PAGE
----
Review by Tio Lloyd
September 10th, 2022
John Dwyer and The Osees lit up an eager crowd at Neumos in Seattle. If you’re not familiar with The Osees, never fear, I hadn’t heard their music before this show and didn’t know what to expect either. The band itself evades definition and genre. Their 26 studio albums don’t stick to any sort of rubric. In fact, the only standard of The Osees would be John Dwyer, the lead guitarist and singer (sometimes keyboardist) who has changed the band’s name, members, and style so often that fans and critics alike are kept on their toes. Their latest album, A Foul Form, is their most intense yet. The album was produced by John Dwyer in Los Angeles. At 22 minutes long, it is fast paced and political, like Dwyer himself.
Saturday night at Neumos he was moving quickly, playing an OP-1 synthesizer and guitar simultaneously. His pedal setup is also crazy. The energy in the room before the band even went on was filled with palpable excitement, eager grins and people chatting away about previous Osees shows that they had seen. I was convinced by some friends to attend this show at the last minute, a decision I definitely do not regret. They had gone to Portland to catch The Osees the night before and came back sporting healthy attitudes and a new collection of bruises. The pre-show fervor carried into the start of the performance and increased from there, a mosh pit formed immediately and did not dissipate for the entire show. It might still be going honestly. The band matched this energy easily.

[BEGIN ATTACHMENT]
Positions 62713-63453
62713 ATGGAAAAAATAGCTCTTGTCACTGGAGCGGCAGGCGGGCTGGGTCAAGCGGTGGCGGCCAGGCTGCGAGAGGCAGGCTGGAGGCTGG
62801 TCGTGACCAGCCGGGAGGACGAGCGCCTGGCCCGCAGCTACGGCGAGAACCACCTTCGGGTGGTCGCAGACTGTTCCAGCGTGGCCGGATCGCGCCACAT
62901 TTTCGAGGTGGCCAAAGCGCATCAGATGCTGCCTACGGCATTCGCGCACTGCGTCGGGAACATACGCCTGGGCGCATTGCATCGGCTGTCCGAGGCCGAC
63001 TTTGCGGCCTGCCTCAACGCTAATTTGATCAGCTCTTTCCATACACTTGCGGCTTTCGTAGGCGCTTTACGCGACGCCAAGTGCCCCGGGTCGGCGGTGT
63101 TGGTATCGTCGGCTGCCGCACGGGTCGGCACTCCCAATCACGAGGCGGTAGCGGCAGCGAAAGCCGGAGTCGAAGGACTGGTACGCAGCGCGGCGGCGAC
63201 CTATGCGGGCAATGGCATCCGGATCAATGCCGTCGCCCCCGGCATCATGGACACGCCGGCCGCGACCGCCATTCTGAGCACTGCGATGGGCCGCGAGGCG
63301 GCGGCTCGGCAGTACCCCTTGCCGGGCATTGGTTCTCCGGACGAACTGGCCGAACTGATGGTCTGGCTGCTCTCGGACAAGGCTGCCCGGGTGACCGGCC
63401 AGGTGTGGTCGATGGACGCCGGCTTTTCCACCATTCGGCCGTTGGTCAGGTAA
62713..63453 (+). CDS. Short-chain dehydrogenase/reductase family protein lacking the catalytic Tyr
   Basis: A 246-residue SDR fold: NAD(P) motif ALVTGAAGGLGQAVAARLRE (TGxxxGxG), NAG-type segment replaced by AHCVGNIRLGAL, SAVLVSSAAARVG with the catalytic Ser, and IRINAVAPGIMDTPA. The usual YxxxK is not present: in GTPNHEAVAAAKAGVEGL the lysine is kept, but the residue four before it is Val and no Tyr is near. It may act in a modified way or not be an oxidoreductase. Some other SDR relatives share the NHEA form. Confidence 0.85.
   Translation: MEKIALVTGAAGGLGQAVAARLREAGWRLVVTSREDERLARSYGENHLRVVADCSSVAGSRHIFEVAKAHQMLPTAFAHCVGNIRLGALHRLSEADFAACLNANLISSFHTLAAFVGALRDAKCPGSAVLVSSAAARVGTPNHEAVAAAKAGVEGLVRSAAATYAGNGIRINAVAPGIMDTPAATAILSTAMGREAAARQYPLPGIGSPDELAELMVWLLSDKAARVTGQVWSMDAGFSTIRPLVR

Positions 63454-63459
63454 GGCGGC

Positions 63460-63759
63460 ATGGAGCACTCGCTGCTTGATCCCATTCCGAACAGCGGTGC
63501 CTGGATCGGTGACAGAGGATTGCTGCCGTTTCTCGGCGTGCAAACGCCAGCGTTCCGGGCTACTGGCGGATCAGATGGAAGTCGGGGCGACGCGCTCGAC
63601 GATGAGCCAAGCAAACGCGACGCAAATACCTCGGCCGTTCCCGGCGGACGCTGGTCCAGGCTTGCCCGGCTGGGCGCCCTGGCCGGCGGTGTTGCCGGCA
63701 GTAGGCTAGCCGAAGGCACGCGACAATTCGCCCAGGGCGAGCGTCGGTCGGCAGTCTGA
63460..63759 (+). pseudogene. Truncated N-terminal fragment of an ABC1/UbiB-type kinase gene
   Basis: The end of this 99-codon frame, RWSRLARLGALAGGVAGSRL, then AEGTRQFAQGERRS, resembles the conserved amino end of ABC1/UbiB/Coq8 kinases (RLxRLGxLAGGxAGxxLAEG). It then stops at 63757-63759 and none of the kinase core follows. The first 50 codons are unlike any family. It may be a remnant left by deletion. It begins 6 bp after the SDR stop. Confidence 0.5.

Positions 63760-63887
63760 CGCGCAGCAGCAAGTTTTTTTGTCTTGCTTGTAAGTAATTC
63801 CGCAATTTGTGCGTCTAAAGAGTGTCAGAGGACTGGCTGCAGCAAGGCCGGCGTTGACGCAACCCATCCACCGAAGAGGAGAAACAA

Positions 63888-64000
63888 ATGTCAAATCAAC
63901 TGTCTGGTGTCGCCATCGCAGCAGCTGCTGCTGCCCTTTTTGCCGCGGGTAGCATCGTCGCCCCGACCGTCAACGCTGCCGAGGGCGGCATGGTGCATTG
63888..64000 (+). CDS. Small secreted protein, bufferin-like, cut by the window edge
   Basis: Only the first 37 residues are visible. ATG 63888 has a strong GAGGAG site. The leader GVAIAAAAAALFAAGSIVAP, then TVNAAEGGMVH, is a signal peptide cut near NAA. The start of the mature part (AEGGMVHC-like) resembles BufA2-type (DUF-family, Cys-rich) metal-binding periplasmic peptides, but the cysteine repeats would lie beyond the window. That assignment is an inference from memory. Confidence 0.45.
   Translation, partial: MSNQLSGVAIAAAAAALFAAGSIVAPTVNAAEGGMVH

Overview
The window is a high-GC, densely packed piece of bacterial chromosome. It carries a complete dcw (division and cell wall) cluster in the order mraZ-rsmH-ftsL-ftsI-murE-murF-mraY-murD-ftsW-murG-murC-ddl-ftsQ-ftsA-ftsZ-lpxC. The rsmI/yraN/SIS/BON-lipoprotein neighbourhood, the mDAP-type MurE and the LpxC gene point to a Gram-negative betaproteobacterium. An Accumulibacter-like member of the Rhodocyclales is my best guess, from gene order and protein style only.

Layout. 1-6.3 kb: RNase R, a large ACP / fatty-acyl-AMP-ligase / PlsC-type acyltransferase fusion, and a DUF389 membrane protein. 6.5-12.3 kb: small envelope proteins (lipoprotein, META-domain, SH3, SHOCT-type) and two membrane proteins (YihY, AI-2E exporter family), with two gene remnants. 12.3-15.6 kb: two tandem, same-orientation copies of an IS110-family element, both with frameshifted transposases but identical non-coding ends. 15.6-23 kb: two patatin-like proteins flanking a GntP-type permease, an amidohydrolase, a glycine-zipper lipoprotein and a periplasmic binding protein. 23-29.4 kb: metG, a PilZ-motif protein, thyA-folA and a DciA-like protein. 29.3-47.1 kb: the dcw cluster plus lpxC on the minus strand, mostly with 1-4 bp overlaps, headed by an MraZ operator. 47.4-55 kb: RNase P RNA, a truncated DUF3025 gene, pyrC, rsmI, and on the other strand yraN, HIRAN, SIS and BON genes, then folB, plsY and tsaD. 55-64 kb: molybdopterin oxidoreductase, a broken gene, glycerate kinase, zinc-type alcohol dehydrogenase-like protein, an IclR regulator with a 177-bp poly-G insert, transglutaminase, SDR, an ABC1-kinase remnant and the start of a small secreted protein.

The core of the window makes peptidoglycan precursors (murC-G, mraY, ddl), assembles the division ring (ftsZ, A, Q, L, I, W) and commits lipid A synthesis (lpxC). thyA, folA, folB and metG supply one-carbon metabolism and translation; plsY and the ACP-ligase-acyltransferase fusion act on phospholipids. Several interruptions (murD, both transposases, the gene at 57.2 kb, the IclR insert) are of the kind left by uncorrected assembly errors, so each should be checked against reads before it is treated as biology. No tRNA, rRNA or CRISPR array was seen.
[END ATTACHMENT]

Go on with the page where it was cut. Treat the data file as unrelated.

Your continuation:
The stage layout that The Osees utilize is unique and stood out to me as an essential part of the whole operation. The Osees place their two drummers, Dan Rincon and Paul Quattrone front and center. They are synced up to each other, playing breakbeats together blindingly fast while complimenting each other’s fills. The synth player, Tomas Dolas, sat high above and between the two drummers. He used stabby synth tones in a percussive manner, inserting blasts of high-pitched sound between guitar riffs and bass lines. His equipment of 4+ synths was sprawled out in front of him in a keyboard case. Dwyer stood on stage right and their bassist, Tim Hellman flanked the drummers, stage left. With their stage layout The Osees looked a bit like a big Space Invader ship, flying at the crowd shooting experimental punk lasers into receptive ears. If your ears get a chance to join the fray, take advantage of it. Just be sure to bring a couple friends, some earplugs, and a mosh-ready attitude.